Philanthropy’s benefits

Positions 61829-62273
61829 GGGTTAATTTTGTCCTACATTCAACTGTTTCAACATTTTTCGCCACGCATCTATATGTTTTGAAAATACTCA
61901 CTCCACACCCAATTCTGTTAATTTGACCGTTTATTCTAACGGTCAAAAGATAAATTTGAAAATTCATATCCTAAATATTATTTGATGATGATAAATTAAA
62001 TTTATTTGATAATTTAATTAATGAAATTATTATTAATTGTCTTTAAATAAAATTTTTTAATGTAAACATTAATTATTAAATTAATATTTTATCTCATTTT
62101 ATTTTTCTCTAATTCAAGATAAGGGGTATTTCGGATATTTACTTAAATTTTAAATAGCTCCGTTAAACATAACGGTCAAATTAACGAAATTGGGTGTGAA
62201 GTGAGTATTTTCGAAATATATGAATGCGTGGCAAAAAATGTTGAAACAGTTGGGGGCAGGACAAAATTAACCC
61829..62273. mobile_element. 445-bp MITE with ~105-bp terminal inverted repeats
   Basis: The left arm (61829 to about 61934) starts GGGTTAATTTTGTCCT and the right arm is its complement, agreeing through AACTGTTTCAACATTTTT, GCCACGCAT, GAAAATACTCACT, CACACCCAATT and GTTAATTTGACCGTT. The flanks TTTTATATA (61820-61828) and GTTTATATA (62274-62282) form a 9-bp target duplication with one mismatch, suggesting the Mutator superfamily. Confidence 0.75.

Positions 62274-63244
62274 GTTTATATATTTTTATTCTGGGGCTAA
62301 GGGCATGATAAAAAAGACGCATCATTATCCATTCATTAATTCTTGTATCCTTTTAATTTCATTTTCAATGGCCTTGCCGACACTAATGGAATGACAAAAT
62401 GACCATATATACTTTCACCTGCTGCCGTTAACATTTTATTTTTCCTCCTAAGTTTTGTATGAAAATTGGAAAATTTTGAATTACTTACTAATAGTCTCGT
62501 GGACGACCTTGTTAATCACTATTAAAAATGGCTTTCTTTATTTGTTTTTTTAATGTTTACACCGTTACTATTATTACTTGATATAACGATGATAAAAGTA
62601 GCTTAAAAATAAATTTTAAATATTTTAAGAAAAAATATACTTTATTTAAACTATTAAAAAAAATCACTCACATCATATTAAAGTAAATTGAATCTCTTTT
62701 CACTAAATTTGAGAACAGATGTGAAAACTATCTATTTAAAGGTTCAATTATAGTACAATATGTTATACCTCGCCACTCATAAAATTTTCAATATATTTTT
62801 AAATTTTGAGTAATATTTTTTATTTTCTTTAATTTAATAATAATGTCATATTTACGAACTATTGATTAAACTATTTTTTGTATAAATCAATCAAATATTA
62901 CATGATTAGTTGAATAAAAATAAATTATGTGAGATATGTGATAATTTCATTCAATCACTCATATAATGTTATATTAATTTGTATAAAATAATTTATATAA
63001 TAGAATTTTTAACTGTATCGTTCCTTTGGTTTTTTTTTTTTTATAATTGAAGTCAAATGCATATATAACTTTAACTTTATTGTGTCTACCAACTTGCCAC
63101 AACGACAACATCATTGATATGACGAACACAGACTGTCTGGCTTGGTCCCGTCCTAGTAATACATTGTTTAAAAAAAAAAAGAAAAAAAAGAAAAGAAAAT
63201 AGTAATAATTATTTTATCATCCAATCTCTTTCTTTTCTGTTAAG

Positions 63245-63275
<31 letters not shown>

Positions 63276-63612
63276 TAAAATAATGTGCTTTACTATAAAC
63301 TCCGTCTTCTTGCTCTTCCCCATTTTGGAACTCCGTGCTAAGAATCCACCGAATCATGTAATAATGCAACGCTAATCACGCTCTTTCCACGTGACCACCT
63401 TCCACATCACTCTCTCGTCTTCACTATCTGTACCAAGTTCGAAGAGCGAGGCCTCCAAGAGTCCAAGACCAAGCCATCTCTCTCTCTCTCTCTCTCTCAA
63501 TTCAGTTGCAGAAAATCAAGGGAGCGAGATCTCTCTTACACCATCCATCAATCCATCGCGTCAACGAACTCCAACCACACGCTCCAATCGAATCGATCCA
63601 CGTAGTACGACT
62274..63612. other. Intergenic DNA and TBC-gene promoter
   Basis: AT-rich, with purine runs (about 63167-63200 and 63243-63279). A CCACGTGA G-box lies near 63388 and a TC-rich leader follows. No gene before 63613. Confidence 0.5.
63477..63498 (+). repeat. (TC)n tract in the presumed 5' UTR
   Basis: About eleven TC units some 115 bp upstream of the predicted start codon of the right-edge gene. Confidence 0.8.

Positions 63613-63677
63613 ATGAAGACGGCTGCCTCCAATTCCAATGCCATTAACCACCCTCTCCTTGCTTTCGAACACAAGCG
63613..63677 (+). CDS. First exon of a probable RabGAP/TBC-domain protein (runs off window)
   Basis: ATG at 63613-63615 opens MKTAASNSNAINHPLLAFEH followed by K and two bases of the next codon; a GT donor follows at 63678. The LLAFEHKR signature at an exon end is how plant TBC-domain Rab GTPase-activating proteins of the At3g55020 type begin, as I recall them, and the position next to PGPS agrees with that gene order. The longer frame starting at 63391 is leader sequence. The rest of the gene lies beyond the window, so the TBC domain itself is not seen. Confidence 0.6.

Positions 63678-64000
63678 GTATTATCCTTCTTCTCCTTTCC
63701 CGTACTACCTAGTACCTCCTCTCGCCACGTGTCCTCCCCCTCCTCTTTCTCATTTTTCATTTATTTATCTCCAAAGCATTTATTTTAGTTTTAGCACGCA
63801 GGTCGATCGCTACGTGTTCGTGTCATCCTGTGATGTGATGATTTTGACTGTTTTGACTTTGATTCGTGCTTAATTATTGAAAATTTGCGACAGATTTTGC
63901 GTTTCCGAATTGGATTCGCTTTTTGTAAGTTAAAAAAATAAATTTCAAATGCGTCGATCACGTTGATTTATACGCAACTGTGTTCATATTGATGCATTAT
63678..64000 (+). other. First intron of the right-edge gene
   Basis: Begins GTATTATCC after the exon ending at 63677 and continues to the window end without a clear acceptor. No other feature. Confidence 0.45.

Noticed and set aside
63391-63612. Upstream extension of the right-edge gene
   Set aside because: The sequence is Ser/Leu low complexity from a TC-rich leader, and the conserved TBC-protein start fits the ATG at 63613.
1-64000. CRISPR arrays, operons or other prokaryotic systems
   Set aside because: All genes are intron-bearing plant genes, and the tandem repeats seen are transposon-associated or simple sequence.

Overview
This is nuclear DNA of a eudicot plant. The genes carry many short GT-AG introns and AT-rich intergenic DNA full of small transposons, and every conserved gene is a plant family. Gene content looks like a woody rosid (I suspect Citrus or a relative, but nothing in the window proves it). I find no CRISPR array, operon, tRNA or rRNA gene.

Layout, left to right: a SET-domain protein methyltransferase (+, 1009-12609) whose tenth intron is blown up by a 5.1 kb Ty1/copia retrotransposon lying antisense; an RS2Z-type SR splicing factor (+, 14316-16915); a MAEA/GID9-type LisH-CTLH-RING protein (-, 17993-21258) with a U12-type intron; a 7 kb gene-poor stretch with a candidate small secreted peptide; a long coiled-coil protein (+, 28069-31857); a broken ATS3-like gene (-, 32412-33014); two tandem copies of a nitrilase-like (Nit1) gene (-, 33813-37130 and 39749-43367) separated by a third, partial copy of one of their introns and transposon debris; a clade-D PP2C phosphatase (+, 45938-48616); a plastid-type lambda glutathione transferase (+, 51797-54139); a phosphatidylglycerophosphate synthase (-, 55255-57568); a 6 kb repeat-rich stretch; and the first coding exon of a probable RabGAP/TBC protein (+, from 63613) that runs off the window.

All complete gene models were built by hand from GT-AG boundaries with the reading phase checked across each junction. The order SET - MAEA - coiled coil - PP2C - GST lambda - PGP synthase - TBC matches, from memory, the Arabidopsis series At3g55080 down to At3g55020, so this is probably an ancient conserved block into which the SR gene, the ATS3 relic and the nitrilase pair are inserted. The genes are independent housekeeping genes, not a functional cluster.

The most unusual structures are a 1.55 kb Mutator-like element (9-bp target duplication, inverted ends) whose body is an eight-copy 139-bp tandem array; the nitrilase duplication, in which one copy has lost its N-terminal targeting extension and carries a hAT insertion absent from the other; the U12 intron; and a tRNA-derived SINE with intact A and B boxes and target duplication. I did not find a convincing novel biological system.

It was a pleasure to read the article (August 6-7) by Niki Kitsantonis based on an interview with Andreas Dracopoulos of the Stavros S. Niarchos Foundation. I have great admiration and gratitude for this foundation, and it is good to see recognition for their efforts. My personal encounters with the Niarchos Foundation have been concerned with our reconstruction of the Temple of Nemean Zeus in Nemea. As you will see (photo), two new columns were added to the always-standing three in 2002 and the project continues today with the reconstruction of four more columns. The role of the Niarchos Foundation was critical, with a major and timely gift pushing them to completion. We like to call one of the pair the «Niarchos Column» but the foundation’s support meant more than simply re-erecting a column. (The foundation made donations in 1999 and this year.) The association of the Niarchos name with Nemea was also very useful in persuading other donors to join in the effort. All this made it possible to put those two columns back in place. This snowball effect (especially when a known name participates) is an aspect of philanthropy which is sometimes overlooked, but it is significant. Another result of the Niarchos support has been the unforeseen development of what might be called a «school of limestone reconstruction.» For all its significance and intricate detail, the Acropolis reconstruction work in Athens has one great advantage over a site like Nemea (or Delphi or Corinth or Epidaurus): the wonderful Pentelic marble, which is a joy to carve. Our stone here in Nemea is a porous limestone which is difficult to work, and Athenian stone masons have told me I could not pay them enough to persuade them to work with us in Nemea. But during our reconstruction, a group of 10 local technicians became extremely good at this specialized work because of their native abilities and training from the former head of the Acropolis technical staff, Ioannis Arbilias, and in part because they had never worked with better material like Pentelic marble and so began at a useful level of ignorance. These young men are now a valuable resource available to Greece, and their experience may well be applied to other ancient sites. These talents have been developed thanks to the generosity of the Niarchos Foundation and others. The development of a corps of limestone artists is a tribute to what can emerge from private philanthropy. Stephen G. Miller, Nemea, Greece

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